If you have figured out how you prefer your feedback, write it down in a few points. Then, share this with your team and encourage them to do the same. This not only lays the foundation for a team culture that encourages an open exchange of feedback, but also tailors the feedback that comes your way to something more palatable.
There is no guarantee that all your team members will follow this to the tee, but it will help introduce the concept of phrasing feedback well without offending anyone. For example:
Sample User Manual for Feedback
If you want to provide feedback to me, book a Manager Review session with me. I like to come to feedback sessions mentally prepared.
I appreciate feedback with concrete examples.
I prefer suggestions to be sent via email.
3. Communicate what you want feedback on
Being a manager is a full time job, yet it is common for managers to be doing dual roles. To help tailor the feedback that comes in, be clear about what you want feedback on. You can do this by being explicit in your request for suggestions. For example: “As a manager, my goal is to make sure everyone in this team is learning. If you have suggestions on how I can better do that, please let me know.”
4. Check in with your team regularly with a manager review
As you would hold an employee review, try turning the tables and ask for a manager review. Making time for feedback will help keep it predictable. That way, you can mentally prepare for the discussion before having to face the music. To help with this, provide some questions that your employees can plan and answer beforehand.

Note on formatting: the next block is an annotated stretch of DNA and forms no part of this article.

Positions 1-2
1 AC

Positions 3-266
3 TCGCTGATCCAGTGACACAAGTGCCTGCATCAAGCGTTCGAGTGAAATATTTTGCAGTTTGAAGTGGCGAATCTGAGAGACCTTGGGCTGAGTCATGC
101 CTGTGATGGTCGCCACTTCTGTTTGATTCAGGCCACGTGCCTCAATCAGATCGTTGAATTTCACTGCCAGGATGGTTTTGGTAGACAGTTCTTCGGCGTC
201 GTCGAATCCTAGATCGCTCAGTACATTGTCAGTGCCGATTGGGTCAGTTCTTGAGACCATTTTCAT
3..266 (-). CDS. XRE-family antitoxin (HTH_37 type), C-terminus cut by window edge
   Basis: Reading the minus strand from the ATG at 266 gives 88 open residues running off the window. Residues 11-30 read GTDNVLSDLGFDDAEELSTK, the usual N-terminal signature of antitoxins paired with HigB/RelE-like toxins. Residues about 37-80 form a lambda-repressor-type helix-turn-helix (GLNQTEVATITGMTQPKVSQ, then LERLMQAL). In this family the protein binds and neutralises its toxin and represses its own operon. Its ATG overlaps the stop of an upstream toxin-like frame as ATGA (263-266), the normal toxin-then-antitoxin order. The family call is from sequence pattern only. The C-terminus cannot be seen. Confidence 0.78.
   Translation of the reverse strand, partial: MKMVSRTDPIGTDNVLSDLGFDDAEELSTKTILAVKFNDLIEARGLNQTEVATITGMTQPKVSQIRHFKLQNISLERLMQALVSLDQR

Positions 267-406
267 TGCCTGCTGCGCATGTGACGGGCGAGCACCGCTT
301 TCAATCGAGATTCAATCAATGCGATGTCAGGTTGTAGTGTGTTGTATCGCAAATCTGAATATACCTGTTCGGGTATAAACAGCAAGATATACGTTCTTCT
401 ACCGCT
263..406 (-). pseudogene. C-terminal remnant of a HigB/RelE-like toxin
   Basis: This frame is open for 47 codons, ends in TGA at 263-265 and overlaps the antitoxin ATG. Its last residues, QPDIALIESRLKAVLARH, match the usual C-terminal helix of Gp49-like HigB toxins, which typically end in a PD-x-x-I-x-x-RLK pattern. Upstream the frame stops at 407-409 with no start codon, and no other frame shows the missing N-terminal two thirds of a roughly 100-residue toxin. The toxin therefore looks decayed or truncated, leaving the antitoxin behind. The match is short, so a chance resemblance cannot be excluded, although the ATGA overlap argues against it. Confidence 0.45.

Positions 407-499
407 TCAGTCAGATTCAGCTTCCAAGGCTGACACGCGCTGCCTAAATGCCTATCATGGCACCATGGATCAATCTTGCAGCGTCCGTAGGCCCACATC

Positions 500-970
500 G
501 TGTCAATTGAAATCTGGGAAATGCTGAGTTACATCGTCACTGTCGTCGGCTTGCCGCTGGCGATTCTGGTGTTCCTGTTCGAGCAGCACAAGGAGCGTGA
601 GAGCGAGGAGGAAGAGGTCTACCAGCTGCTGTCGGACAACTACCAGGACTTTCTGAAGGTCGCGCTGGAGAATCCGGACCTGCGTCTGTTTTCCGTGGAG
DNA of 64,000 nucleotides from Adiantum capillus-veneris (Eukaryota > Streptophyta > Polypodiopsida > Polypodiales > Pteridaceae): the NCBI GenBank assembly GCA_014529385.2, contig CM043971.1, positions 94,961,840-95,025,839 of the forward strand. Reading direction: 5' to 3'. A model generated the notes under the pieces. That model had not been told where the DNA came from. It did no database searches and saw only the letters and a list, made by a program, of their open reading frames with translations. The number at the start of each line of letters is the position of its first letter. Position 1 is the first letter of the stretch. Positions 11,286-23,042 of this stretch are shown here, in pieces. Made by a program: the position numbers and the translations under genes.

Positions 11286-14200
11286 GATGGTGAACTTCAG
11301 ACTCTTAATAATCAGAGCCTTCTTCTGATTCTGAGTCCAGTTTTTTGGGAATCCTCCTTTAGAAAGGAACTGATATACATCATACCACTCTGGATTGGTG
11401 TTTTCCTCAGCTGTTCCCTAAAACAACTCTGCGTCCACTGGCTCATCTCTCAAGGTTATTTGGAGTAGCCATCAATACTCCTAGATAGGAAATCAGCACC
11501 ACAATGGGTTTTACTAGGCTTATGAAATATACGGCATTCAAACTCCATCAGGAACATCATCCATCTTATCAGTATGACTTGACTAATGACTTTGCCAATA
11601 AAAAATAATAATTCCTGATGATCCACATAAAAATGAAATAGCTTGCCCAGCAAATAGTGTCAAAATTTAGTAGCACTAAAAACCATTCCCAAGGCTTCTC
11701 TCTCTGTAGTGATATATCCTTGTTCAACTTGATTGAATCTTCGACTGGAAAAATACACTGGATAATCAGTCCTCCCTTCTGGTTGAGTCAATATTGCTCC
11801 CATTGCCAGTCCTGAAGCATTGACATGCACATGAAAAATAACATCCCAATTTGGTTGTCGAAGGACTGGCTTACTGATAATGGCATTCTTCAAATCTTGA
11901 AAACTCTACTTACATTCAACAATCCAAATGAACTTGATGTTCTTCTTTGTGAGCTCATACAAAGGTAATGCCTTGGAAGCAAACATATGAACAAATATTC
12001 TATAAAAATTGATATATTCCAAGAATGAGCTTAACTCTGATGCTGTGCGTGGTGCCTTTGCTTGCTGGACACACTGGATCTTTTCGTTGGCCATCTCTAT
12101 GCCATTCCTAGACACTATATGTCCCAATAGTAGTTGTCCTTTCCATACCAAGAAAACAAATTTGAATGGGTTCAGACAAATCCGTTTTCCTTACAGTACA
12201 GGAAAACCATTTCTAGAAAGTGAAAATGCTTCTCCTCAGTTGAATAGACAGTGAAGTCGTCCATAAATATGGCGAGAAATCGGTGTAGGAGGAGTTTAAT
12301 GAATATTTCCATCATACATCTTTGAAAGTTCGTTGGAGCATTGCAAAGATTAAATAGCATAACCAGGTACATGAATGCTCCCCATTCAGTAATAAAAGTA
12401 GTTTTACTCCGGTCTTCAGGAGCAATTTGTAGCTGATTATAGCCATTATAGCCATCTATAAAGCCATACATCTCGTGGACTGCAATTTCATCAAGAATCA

Examples of questions to ask
What 3 things have I done well as your manager?
What 3 things can I improve on as your manager?
How can I better help you reach your goals as an employee of company X?
5. Record the conversation
This may seem radical, but if you and your employee have that trust and they have given explicit permission, an audio recording of a feedback session could provide great self-awareness on the words you use in response to criticism. Taking yourself out of a potentially emotionally-charged situation and picking out bad habits can be scary and jarring, but can also paint an accurate picture of where your areas of improvement are in the tedious task of accepting feedback.
Remember that you have no control over how people give feedback, only how you receive it. Learning to receive feedback not only opens you up for personal growth, but also fosters a more open and communicative culture within your organisation.